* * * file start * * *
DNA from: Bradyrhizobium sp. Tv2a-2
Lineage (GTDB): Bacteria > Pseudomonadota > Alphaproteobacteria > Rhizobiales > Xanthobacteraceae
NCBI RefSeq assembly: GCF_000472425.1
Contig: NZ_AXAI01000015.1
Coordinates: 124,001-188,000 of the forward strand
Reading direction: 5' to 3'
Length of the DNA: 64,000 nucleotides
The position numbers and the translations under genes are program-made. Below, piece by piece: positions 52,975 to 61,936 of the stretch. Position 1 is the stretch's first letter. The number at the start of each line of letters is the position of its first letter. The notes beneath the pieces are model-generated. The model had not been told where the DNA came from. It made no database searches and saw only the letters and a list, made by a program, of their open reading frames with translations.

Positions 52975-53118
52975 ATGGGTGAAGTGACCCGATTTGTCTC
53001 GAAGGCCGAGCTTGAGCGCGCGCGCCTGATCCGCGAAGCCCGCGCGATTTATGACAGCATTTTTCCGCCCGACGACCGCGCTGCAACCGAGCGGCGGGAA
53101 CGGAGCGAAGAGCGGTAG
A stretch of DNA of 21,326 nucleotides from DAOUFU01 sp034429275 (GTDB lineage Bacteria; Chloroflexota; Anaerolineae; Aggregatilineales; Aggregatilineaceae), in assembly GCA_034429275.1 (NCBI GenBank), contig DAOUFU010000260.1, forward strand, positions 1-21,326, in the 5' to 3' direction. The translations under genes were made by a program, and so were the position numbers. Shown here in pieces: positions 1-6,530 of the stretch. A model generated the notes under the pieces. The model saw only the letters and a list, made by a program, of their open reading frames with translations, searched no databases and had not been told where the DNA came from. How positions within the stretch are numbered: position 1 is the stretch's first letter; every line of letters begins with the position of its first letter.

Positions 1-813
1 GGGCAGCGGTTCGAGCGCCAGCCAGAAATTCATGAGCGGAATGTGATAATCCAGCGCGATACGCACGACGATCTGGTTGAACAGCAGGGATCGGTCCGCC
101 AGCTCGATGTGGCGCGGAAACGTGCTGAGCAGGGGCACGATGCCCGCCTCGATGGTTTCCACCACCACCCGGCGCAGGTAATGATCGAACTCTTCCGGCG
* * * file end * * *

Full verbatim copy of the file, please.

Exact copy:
DNA from: Bradyrhizobium sp. Tv2a-2
Lineage (GTDB): Bacteria > Pseudomonadota > Alphaproteobacteria > Rhizobiales > Xanthobacteraceae
NCBI RefSeq assembly: GCF_000472425.1
Contig: NZ_AXAI01000015.1
Coordinates: 124,001-188,000 of the forward strand
Reading direction: 5' to 3'
Length of the DNA: 64,000 nucleotides
The position numbers and the translations under genes are program-made. Below, piece by piece: positions 52,975 to 61,936 of the stretch. Position 1 is the stretch's first letter. The number at the start of each line of letters is the position of its first letter. The notes beneath the pieces are model-generated. The model had not been told where the DNA came from. It made no database searches and saw only the letters and a list, made by a program, of their open reading frames with translations.

Positions 52975-53118
52975 ATGGGTGAAGTGACCCGATTTGTCTC
53001 GAAGGCCGAGCTTGAGCGCGCGCGCCTGATCCGCGAAGCCCGCGCGATTTATGACAGCATTTTTCCGCCCGACGACCGCGCTGCAACCGAGCGGCGGGAA
53101 CGGAGCGAAGAGCGGTAG
A stretch of DNA of 21,326 nucleotides from DAOUFU01 sp034429275 (GTDB lineage Bacteria; Chloroflexota; Anaerolineae; Aggregatilineales; Aggregatilineaceae), in assembly GCA_034429275.1 (NCBI GenBank), contig DAOUFU010000260.1, forward strand, positions 1-21,326, in the 5' to 3' direction. The translations under genes were made by a program, and so were the position numbers. Shown here in pieces: positions 1-6,530 of the stretch. A model generated the notes under the pieces. The model saw only the letters and a list, made by a program, of their open reading frames with translations, searched no databases and had not been told where the DNA came from. How positions within the stretch are numbered: position 1 is the stretch's first letter; every line of letters begins with the position of its first letter.

Positions 1-813
1 GGGCAGCGGTTCGAGCGCCAGCCAGAAATTCATGAGCGGAATGTGATAATCCAGCGCGATACGCACGACGATCTGGTTGAACAGCAGGGATCGGTCCGCC
101 AGCTCGATGTGGCGCGGAAACGTGCTGAGCAGGGGCACGATGCCCGCCTCGATGGTTTCCACCACCACCCGGCGCAGGTAATGATCGAACTCTTCCGGCG